Distilling his ideas down to four simple areas, women show up as sex, sin, symbol or property. Of course, they can show up as all of these things in one image.


As an aside it is important to note that old master painters usually studied a set of Western symbols while they were learning and mastering their craft, largely modelled after stories in the Bible. Not only the content but colour, objects and the story told added to the image. Anything found in an oil painting is fair game for interpretation as a symbol.

Touching on Balthus again - the cat represents animalistic lust, prostitutes and occasionally magic or freedom. These are standard ideas tied to cats as a symbol in the visual arts and would have been known and purposely used by Balthus. Look at the images again after reading this and watching Berger to gain a deeper understanding of the message Balthus was taking great pains to tell us. Nothing is put in the images by accident. This holds true for photography, especially fashion photography. (That is a post for another day, perhaps)


Sex. Berger, as quoted above, makes an astute point about the assumption of the viewer (hetero male). For a woman in a painting it is important to notice whether she "engages" the viewer with her gaze. If she doesn't engage the viewer with her gaze it is to be assumed that we, the viewer, are catching a private glimpse of her as her owner. She is there to flatter, tease, reject or arouse the male viewer.

Sin. (or shame). Eve, the snake and the apple are symbols of our inherent imperfections, fall from grace and rejection of god. It was Eve who opened us up to sin. Berger says of Eve in Renaissance paintings, "The couple wear fig-leaves or make a modest gesture with their hands. But now their shame is not so much in relation to one another as to the spectator." As the viewer we are meant to notice the shame, the sin, of the woman. She is the cause of the shame and bears the punishment. We are meant to know this when looking at her.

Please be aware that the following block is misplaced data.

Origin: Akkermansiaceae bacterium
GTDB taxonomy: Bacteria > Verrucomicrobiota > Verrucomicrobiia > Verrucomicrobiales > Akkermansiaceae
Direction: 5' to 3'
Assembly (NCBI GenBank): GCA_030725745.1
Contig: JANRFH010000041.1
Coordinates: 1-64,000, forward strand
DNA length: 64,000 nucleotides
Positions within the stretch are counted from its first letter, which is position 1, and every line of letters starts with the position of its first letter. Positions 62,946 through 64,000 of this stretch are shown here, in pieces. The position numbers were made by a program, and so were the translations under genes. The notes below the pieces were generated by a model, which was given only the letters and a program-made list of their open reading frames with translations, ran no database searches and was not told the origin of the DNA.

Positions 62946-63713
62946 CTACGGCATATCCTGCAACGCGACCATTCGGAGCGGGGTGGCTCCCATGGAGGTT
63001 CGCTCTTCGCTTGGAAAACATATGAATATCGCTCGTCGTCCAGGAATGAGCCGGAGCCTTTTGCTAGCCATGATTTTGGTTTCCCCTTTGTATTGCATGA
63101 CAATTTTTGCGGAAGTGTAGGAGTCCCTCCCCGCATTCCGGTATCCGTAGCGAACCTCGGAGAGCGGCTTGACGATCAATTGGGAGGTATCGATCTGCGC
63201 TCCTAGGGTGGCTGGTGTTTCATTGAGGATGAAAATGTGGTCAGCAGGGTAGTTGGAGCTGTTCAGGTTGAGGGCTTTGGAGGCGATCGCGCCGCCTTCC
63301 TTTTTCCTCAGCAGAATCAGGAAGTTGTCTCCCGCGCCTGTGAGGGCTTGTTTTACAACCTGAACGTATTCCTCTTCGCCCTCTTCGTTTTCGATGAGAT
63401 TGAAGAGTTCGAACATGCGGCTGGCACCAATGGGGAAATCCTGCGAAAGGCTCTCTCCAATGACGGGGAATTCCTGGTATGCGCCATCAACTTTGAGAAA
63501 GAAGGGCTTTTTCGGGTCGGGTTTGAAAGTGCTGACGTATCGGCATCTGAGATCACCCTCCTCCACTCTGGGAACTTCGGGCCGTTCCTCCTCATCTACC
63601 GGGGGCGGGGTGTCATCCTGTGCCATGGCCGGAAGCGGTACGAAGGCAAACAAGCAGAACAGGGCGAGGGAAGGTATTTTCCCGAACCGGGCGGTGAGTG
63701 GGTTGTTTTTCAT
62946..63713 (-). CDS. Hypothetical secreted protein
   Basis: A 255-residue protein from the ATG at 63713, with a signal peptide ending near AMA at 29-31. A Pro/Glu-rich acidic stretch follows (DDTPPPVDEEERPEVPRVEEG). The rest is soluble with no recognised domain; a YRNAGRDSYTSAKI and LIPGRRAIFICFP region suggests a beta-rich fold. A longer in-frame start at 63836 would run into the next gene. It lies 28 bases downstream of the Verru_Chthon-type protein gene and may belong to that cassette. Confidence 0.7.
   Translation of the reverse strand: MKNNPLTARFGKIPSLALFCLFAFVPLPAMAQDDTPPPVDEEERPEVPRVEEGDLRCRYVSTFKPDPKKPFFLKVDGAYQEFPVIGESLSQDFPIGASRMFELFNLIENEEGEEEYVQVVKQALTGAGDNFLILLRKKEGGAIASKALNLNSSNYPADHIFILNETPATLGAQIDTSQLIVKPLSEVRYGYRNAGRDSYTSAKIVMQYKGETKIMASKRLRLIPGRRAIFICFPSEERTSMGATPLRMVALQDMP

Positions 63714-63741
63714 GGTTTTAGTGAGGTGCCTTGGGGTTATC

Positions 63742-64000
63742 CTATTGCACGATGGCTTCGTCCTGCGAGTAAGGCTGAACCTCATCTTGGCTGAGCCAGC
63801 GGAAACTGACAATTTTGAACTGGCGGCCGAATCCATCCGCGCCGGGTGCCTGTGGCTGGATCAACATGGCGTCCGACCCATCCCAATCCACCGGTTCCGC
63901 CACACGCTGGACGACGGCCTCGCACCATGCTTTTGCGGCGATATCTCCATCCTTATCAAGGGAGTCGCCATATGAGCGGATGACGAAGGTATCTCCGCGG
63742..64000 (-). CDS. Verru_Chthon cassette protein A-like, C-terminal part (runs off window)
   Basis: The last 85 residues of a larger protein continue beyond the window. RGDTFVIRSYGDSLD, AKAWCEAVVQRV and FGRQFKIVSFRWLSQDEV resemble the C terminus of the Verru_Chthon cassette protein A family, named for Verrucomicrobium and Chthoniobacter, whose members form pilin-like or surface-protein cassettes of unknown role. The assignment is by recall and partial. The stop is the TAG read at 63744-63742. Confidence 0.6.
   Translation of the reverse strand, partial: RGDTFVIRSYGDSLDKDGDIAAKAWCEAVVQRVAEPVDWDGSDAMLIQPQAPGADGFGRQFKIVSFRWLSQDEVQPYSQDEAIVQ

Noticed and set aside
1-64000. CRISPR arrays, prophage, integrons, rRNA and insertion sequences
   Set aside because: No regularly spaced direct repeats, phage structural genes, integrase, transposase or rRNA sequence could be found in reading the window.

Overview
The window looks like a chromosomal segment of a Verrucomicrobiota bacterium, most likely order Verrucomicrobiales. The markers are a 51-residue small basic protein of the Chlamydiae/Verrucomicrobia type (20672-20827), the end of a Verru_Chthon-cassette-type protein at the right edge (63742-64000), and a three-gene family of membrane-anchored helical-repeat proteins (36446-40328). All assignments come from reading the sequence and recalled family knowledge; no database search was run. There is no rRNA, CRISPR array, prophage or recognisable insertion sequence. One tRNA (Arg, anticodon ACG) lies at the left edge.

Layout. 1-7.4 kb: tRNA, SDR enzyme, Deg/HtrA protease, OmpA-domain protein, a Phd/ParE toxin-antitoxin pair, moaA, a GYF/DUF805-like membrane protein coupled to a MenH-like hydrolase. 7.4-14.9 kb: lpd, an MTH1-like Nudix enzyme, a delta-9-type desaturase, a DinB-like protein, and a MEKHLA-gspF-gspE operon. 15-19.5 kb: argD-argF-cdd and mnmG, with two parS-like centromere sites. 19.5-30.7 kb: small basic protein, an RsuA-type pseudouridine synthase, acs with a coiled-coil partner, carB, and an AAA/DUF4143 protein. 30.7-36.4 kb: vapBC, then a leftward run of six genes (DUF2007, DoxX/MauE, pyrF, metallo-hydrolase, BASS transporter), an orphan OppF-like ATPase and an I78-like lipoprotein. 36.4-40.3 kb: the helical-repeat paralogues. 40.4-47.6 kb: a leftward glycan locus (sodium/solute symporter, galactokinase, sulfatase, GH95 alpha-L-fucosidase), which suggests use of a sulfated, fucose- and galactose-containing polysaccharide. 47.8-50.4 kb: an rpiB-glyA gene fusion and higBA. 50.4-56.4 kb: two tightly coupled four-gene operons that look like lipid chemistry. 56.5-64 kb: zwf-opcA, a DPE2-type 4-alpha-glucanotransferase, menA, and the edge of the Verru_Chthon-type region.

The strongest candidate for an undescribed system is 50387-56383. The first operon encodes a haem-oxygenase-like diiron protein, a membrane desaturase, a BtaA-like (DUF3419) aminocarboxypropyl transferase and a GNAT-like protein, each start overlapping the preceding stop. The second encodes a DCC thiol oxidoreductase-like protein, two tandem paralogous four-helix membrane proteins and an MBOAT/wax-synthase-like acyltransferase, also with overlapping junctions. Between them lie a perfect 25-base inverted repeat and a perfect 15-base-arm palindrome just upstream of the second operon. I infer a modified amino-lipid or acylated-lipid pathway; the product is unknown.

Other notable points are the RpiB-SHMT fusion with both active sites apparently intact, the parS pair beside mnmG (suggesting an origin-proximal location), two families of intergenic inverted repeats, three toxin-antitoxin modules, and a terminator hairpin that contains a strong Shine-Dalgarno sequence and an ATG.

Symbol. In the visual arts a woman represents womanhood, never humanity. She can also represent Eve, or sexuality (sexual availability and ownership). Sometimes she is lucky and a concept, nation or belief is anthropomorphised as woman.

Property. A woman in a painting isn't just a that. By viewing and owning the painting you take on the woman as her owner. You own the painting, you own her. She is now your property. In advertisements this notion still lingers, although women are supposed to put themselves in the shoes of the woman whose body is selling a product or service. You, as a woman, could be her. The idea of woman as commodity bought via purchase of the product or service is still meant to be there. The difference is that a painting reflects your wealth now; whereas, the ad reflects a potential (better) version of you. For any cries of "but sex sells!" read Martin Lindstrom's book "Buyology: Truth and Lies About Why We Buy". (Spoiler: sex is so powerful it only sells itself, not a product)


I am not actually a mean art teacher, I only play one occasionally on the internet. In any case, I hope this was an interesting mean art teacher coffee talk.